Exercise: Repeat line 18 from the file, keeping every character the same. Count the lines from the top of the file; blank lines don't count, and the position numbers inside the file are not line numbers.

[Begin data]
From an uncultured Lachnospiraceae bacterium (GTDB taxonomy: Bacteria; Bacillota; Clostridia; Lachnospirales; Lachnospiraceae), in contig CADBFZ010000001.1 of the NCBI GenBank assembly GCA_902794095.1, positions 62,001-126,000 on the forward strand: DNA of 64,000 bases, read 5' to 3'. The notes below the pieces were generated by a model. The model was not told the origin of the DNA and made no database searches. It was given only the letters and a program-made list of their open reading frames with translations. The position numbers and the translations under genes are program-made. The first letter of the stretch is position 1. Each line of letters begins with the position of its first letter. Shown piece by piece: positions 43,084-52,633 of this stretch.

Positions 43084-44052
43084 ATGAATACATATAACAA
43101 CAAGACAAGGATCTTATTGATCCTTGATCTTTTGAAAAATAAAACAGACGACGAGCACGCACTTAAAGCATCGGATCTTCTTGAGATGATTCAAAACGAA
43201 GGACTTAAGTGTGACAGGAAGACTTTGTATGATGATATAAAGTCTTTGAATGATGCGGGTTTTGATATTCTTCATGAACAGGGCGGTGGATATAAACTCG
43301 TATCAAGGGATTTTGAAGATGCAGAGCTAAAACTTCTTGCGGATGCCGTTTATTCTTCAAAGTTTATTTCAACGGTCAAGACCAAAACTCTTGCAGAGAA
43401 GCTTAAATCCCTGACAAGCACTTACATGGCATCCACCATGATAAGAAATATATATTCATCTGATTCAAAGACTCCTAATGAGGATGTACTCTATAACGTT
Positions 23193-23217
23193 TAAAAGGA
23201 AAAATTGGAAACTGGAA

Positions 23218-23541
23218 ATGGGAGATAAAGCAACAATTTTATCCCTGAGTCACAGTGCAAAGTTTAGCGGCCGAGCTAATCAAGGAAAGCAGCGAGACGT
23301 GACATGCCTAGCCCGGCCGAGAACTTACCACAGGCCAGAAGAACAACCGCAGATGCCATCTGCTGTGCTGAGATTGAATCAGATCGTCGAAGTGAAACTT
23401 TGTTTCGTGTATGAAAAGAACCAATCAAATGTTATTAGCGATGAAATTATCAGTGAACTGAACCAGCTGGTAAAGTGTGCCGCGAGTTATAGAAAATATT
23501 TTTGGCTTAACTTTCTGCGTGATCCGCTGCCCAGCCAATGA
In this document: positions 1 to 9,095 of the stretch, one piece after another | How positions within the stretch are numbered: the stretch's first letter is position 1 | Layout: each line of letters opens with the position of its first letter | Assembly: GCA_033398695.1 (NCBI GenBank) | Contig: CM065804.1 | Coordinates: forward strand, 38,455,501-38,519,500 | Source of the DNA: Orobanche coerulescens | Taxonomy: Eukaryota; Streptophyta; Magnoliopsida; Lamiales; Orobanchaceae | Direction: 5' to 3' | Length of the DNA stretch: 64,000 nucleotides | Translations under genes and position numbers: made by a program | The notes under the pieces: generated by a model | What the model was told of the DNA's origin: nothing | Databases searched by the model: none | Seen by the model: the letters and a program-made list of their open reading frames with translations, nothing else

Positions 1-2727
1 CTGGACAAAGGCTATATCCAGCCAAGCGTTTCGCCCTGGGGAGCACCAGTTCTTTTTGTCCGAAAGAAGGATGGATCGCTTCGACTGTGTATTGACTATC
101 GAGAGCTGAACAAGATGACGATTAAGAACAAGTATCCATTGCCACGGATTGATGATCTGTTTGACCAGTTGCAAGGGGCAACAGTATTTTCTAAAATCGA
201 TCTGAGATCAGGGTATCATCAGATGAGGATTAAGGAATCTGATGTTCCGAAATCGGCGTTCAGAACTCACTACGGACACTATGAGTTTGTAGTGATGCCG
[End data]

1 CTGGACAAAGGCTATATCCAGCCAAGCGTTTCGCCCTGGGGAGCACCAGTTCTTTTTGTCCGAAAGAAGGATGGATCGCTTCGACTGTGTATTGACTATC